Monday, March 30, 2015

Meet the LWI Professional Status Committee: Mary Bowman

LWI LogoThe Legal Writing Institute, the world's largest membership organization for persons concerned with legal writing and its teaching, has established a new Professional Status Committee to examine the national employment situation for professors who teach legal writing.  Read more about the committee by clicking here.  The new committee will serve as a resource for LWI members who are facing specific employment or professional development issues. The committee will also gather information about professional status issues and challenges that will help the LWI Board respond appropriately to various challenges and situations.
 
The seven members of the new Professional Status Committee are
  • David W. Austin (California Western School of Law, San Diego)
  • Mary Bowman, Co-Chair (Seattle University School of Law)
  • Olympia Duhart (Nova Southeastern University Shepard Broad Law Center, Fort Lauderdale, Florida) 
  • Lucy Jewel (University of Tennessee College of Law, Knoxville)
  • Kristen Tiscione, Co-Chair (Georgetown University Law Center, Washington, D.C.)
  • Melissa Weresh (Drake University Law School, Des Moines, Iowa)
  • Cliff Zimmerman (Northwestern University School of Law, Chicago, Illinois)

Each day this week we are profiling one of the seven members of the committee.

Mary BowmanCommittee Co-Chair Mary Bowman is an Associate Professor of Lawyering Skills and Associate Director of the Legal Writing Program at Seattle University School of Law in Seattle, Washington.

Professor Bowman is the chair of the Law-Review Award Committee for Scribes, the American Society of Legal Writers, which honors the best student-written law review article each year.  Additionally, she has served on various committees for both the Legal Writing Institute and the Association of American Law Schools' Section on Legal Writing, Research and Reasoning. She served as Co-Chair of the June 2014 national workshop, Bringing Outside In: Social Justice Collaborations in the Legal Writing Curriculum. 

Professor Bowman focuses her scholarship on criminal procedure and legal writing issues. Although the two areas are obviously distinct, they intersect in that they raise issues related to ethical advocacy and persuasion, as well as how cognitive science affects these issues.  Her most recent article, Full Disclosure: Cognitive Science, Informants, and Search Warrant Scrutiny is forthcoming in the Akron Law Review; that article builds on the work in her New Mexico Law Review article Truth or Consequences: Self-Incriminating Statements and Informant Veracity.  She is currently working on issues related to rethinking various doctrines related to prosecutorial misconduct at trial based on cognitive science.  She is also the author of Engaging First-Year Law Students through Pro Bono Collaborations, which was published in the spring 2013 issue of the Journal of Legal Education, and a co-author (with colleagues Sara Rankin and Lisa Brodoff) of We Have a Dream: Integrating Skills Courses and Public Interest Work in the First Year of Law School (and Beyond), forthcoming in the Chapman Law Review.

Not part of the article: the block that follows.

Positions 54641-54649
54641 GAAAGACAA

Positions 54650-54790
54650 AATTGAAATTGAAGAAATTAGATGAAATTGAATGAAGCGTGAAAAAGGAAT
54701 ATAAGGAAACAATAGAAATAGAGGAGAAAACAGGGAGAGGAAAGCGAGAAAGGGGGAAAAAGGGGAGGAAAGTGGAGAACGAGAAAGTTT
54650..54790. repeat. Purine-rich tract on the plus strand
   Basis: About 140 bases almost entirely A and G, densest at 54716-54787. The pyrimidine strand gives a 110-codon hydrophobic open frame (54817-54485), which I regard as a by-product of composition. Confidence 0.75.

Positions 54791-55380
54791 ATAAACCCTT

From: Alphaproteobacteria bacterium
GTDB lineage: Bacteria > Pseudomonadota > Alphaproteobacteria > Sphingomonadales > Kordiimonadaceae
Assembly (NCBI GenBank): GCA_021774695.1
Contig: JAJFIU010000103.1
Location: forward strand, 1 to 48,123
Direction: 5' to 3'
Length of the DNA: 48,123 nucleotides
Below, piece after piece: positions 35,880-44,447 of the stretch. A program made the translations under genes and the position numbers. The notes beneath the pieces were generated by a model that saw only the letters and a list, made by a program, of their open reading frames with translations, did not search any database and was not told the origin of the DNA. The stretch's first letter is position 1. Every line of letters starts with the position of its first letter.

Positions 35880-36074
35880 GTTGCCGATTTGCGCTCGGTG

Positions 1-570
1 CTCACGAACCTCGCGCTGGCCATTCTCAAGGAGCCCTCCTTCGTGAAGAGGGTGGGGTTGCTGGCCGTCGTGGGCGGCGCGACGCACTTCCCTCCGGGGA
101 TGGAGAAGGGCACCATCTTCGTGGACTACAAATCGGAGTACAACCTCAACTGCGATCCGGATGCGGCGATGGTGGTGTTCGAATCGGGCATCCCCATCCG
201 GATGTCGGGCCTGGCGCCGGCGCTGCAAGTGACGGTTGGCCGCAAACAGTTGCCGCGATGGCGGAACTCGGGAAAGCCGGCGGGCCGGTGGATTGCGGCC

Professor Bowman received her B.A. summa cum laude from Seattle University in 1995 and her J.D. in 1998 from Stanford Law School in 1998, where she was a member of the Order of the Coif. Before joining the law school's faculty, she clerked for a federal district court judge in Washington State and practiced environmental and employment law in Seattle. 

In the statement that Mary shared with the Legal Writing Listserve to introduce herself as a member of the new Professional Status Committee, Mary stated that although she always loved teaching, she sstruggled at times with contract renewals that felt like she had to reapply for my job as well as differential treatment in terms of title, salary, voting rights, and basic respect for the valuable work that we do as legal writing faculty.  She also said that she benefited significantly from the groundwork laid by colleagues over many years, and with their help and support, she led multiple pushes for the opportunity for legal writing faculty to apply for tenure, including a successful effort in 2011.  Over the last few years, she has consulted informally with legal writing faculty at many schools nationwide on a variety of status issues.
 
(mew)
 
 
 

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